Make us your home page
Instagram

Today’s top headlines delivered to you daily.

(View our Privacy Policy)

Moffitt Cancer Center research improves treatment of advanced melanoma

TAMPA — A new cocktail of cancer-fighting drugs can help patients with advanced melanoma, a Moffitt Cancer Center researcher has reported in a study to be published in the New England Journal of Medicine.

The new research builds on recent advances in therapies for advanced melanoma that center on targeting its genetic fingerprint. Until recently, the deadly skin cancer was considered nearly untreatable in its later stages.

Drugs now are available that can block a mutation in a gene called BRAF, which fuels the cancer. The mutation is present in about half of melanoma cases. If caught early, lesions can be removed surgically, but doctors traditionally had few options once melanoma spreads throughout the body.

Dr. Jeffrey Weber, director of Moffitt's Melanoma Research Center of Excellence, was among the leaders of a national team that sought better results by combining drug therapies to inhibit the BRAF mutation and overcome the tumor's ability to grow resistant to the drugs.

The results of their complex study, involving about 250 patients, are now available online and will publish in print in the Nov. 15 edition of the prestigious New England Journal of Medicine.

Researchers found they could improve the outcome for patients through a combination of two drugs, dabrafenib and trametinib. Patients receiving the combination therapy saw their cancers go into remission for 9 1/2 months, compared to 5 1/2 months for those on dabrafenib, a BRAF inhibitor, alone.

Patients receiving the combination treatment also saw their tumors shrink at a higher rate than those receiving the single drug.

"This is an evolutionary development which has important implications," Weber said. "What this shows is you can, to some degree, reverse (drug) resistance."

Additionally, researchers saw more patients respond to the combination therapy. And fewer of them experienced common side effects, which can include additional (though less serious) skin cancers.

The research was funded by GlaxoSmithKline, which makes the two drugs. The study involved about two dozen researchers at major cancer centers in the United States and Australia.

Moffitt's Weber, one of five lead authors of the study, called it an important step in advancing drug therapies tailored to the unique genetic profile of each cancer patient.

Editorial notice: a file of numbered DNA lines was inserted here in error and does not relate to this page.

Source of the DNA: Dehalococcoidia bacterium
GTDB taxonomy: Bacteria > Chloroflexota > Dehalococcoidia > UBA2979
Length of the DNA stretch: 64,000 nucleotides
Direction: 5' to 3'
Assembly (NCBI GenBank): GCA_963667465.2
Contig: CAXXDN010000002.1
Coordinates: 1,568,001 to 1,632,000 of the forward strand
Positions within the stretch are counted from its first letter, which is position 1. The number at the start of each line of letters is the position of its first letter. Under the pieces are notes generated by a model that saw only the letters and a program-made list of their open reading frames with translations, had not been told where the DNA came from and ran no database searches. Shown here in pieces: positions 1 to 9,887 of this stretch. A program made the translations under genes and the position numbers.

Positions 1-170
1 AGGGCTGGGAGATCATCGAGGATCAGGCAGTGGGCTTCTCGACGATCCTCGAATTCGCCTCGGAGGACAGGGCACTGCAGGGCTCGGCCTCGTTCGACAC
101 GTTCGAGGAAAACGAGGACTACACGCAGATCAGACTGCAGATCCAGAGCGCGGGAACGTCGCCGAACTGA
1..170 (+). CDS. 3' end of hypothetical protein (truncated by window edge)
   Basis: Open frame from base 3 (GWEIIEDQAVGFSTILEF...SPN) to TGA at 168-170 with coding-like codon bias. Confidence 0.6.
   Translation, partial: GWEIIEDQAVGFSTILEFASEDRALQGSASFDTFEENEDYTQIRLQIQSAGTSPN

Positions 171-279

"These are the first few steps in developing truly personalized medicine for melanoma," he said. "It's only going to get better from here."

Letitia Stein can be reached at lstein@tampabay.com or (727) 893-8330.

Moffitt Cancer Center research improves treatment of advanced melanoma 10/08/12 [Last modified: Monday, October 8, 2012 10:39pm]
Photo reprints | Article reprints

© 2017 Tampa Bay Times

    

Join the discussion: Click to view comments, add yours

Loading...
  1. Pinellas licensing board executive director settled hundreds of cases without getting his board's approval

    Local Government

    By Mark Puente

    Times Staff Writer

    Eleanor Morrison complained to the Pinellas licensing board in 2015 that her contractor installed crooked walls and windows and poured too much concrete for her carport.

    Eleanor Morrison poses at her home in Treasure Island, 5/26/17. Morrison filed a complaint with the Pinellas County Construction Licensing Board and later learned that its former Executive Director, Rodney Fischer, dismissed the case in a private meeting with the contractor.
  2. Report: Kusher wanted secret communications channel with Kremlin

    World

    Jared Kushner and Russia's ambassador to Washington discussed the possibility of setting up a secret and secure communications channel between Donald Trump's transition team and the Kremlin, using Russian diplomatic facilities in an apparent move to shield their pre-inauguration discussions from monitoring, U.S. …

    The name of Jared Kushner, President Donald Trump's White House senior adviser, has come up as part of the Russia investigation. [Associated Press]
  3. Rays pitchers rave about Twins pitching coach, ex-mentor Neil Allen

    The Heater

    MINNEAPOLIS — There have been a lot of coaches who have had a hand in helping Chris Archer get to the big leagues and to the front of the Rays rotation, and as he took the mound Friday night at Target Field, he had reason to nod appreciatively toward the home dugout.

    In their third year with pitching coach Neil Allen, the Twins have been one of the surprises of the American League.
  4. Swan sculpture deputies say was stolen by naked man found near Lakeland pond

    Crime

    A $25,000 swan sculpture that Polk County sheriff's deputies say was stolen by a naked man last weekend was found near a pond in Lakeland on Thursday.

    A swan sculpture that was stolen in Lakeland on May 19 was recovered by the Polk Sheriff’s Office on Friday.
  5. Mayor Rick Kriseman says St. Petersburg mayoral election is about going forward, not back

    Blogs

    ST. PETERSBURG — Mayor Rick Kriseman christened his campaign office Friday evening by telling his supporters that the mayoral election was about moving forward, not backward.

    Mayor Rick Kriseman says mayoral election is about inclusiveness Friday at campaign office rally